Tag Archives: goals

How zero waste, local food, and sustainable transport are a part of the London 2012 Olympics

Pulled from the London 2012 Olympics Sustainability report (pdf):

 

If everyone lived as we do in the UK we would need three planets.

Our unsustainable lifestyles have meant that for the last 30 years we have been ‘eating into the Earth’s capital’ rather than ‘living off its interest’.

The promotion of sustainable development has become one of the fundamental objectives of the Olympic Movement…through its Agenda 21– Sport for Sustainable Development.

London 2012, WWF and BioRegional have developed the concept of a One Planet Olympics.

Staging a One Planet Olympics in London would help achieve the first sustainable Games. Sustainability has been at the heart of the London 2012 Bid and Masterplan.

 

The principles, goals, and legacy of the One Planet Olympics:

 

Zero Waste

Developing closed resource loops. Reducing the amounts of waste produced, then reclaiming, recycling and recovering

Goals

  • No Games waste direct to landfill – all treated as a resource
  • Zero waste target a pivotal procurement driver
  • Closed-loop waste management at all venues
  • Public information campaign to promote high quality front-of-house waste separation

Legacy

  • Zero waste policies extend across East London based on high recycling rates and residual waste converted to compost and renewable energy
  • Increased market for recycled products
  • Closed-loop waste management to be standard practice for major sports events

 

Local and Sustainable Food

Supporting consumption of local, seasonal and organic produce, with reduced amount of animal protein and packaging

Goals

  • Promotion of local, seasonal, healthy and organic produce
  • Promotion of links between healthy eating, sport and wellbeing
  • Partnerships established with key caterers, suppliers and sponsors
  • Composting of food waste as part of Zero Waste plan

Legacy

  • Increased markets for farmers in the region
  • Markets, catering and retail outlets supplying local and seasonal food
  • Composting facilities integrated into closed-loop food strategy

 

Sustainable Transport

Reducing the need to travel and providing sustainable alternatives to private car use

Goals

  • All spectators travelling by public transport, walking or cycling to venues
  • Low/no emission Olympic vehicle fleet
  • Olympic Park Low Emission Zone
  • Carbon offset programme for international travel
  • Individualised travel plans as part of integrated ticketing process

Legacy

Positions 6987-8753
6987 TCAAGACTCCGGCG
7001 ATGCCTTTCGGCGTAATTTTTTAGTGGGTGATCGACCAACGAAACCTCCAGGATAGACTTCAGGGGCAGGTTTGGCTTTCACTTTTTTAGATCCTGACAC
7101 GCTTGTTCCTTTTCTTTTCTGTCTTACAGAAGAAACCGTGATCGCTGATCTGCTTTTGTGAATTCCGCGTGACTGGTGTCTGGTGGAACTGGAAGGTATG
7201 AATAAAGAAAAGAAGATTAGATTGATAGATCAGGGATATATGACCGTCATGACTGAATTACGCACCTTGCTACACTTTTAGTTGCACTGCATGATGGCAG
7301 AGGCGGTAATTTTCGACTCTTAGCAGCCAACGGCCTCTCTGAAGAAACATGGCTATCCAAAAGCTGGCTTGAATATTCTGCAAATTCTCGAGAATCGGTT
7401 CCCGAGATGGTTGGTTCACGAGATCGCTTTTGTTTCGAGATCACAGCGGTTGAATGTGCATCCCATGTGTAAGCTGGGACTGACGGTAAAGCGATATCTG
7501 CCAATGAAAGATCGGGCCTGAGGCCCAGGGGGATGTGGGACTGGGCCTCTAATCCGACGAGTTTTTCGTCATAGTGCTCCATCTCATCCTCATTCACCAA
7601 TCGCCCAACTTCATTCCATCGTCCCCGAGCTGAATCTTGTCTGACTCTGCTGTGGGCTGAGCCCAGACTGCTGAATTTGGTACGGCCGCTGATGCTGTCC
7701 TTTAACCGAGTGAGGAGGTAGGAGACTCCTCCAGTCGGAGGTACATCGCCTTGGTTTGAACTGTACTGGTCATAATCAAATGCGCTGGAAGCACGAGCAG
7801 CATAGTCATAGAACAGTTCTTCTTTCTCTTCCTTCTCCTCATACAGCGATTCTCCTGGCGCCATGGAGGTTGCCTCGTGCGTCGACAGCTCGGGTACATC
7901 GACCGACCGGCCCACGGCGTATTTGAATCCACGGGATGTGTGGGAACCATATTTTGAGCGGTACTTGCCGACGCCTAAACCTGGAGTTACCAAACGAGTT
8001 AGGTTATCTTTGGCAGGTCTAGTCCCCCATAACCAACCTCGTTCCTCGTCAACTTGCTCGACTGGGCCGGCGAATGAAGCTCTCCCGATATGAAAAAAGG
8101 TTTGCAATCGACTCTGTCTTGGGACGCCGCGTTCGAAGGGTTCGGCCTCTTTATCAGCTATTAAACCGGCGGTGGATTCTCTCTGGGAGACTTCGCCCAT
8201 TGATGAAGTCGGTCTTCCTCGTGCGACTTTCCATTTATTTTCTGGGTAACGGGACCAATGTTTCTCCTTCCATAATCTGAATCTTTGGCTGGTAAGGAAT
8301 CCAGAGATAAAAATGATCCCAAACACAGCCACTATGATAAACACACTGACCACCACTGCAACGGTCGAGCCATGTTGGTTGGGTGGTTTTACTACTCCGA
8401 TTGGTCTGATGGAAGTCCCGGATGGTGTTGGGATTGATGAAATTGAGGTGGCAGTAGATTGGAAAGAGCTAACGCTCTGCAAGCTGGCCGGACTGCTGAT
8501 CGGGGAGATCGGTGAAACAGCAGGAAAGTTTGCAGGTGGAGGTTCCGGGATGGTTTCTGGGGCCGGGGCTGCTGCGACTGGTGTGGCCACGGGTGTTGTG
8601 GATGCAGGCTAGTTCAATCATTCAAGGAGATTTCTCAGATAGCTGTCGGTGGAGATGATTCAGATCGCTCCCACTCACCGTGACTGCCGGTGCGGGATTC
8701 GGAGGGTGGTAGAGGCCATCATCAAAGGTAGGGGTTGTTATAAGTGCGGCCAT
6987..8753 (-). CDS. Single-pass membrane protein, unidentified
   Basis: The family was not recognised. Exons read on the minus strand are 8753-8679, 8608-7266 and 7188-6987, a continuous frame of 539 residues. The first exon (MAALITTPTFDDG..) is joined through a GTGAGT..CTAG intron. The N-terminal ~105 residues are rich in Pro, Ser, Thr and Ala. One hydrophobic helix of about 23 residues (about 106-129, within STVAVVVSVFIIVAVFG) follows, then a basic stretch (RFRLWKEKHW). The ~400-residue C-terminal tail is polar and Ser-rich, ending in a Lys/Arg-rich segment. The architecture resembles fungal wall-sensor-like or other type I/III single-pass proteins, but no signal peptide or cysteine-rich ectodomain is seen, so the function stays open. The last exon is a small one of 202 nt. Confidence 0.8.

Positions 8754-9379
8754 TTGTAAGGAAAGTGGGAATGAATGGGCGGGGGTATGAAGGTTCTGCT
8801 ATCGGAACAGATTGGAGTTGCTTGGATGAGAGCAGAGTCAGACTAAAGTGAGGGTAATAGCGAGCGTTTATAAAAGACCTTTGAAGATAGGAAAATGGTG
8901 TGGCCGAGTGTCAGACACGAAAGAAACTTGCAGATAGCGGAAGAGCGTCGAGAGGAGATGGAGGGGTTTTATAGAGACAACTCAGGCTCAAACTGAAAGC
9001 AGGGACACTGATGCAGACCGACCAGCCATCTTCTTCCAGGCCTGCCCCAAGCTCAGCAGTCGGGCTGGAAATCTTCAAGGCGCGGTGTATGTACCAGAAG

• Increased connectivity across and between legacy developments and neighbouring communities
  • Reduced car dependency
  • Car free events policy adopted for other major events
  • Greater market for zero carbon transport

 

 

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The Millennium Development Goals – wiping out disease, famine, and poverty on Earth

By Bill Gates

People sometimes say that the United Nations doesn’t do enough to solve the big problems of the world. I’ve never really agreed with that point of view, but if anyone is looking for evidence of the UN’s impact, a good place to start is the Millennium Development Goals (MDGs).

They were agreed to in 2000 by all 193 UN member countries and 23 international organizations. Creating that kind of consensus is—by itself—a significant achievement.

The great thing about the MDGs is that they provide clear targets and indicators of progress in key areas, including:

  • Ending poverty and hunger
  • Universal education
  • Gender equality
  • Child and maternal health
  • Combatting HIV/AIDS
  • Environmental sustainability
  • Global development

Although a number of countries won’t be able to achieve all of the goals by the target date of 2015, the MDGs have been helpful in getting everyone to really think about their part, the progress they’re making, and what they can learn from others. The goals have focused political attention in developing countries, encouraged UN groups to work together, and inspired wealthy and fast-growing donor countries to coordinate their efforts.

In February, the World Bank announced that the MDG goal of cutting extreme poverty by half had been achieved five years early. A week later, UNICEF and the World Health Organization announced that the goal of halving the number of people without access to safer drinking water was also reached five years early.
Source: The Gates Notes - A Report Card on Helping the World’s Poor

 

 

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United Nations has gone mobile – so many apps for world peace and development

The United Nations has gone mobile…in a big way. In just a few clicks I found more than 10 iPhone apps covering everything from news to statistics to global photos.

Plus, a very cool short video about the apps from Jess3:

 

I’ve just downloaded all these apps and haven’t yet played with them, so no recommendations yet. Let me know if you have any suggestions or tips:

 
 
Pieces of Peace

The app makes it easy to get involved and includes some innovative (and fun) ways to learn about the work of the United Nations. An interactive photo-scramble game, “Pieces of Peace,” gives users the ability to have fun while they learn by unscrambling photos taken around the world that are related to the work of the UN. The game includes ways for users to learn as they play, helping build awareness and knowledge about international issues. Integrated social media options also allow users to organically share this content with friends, brag about their photo-unscrambling prowess, and encourage them to get involved.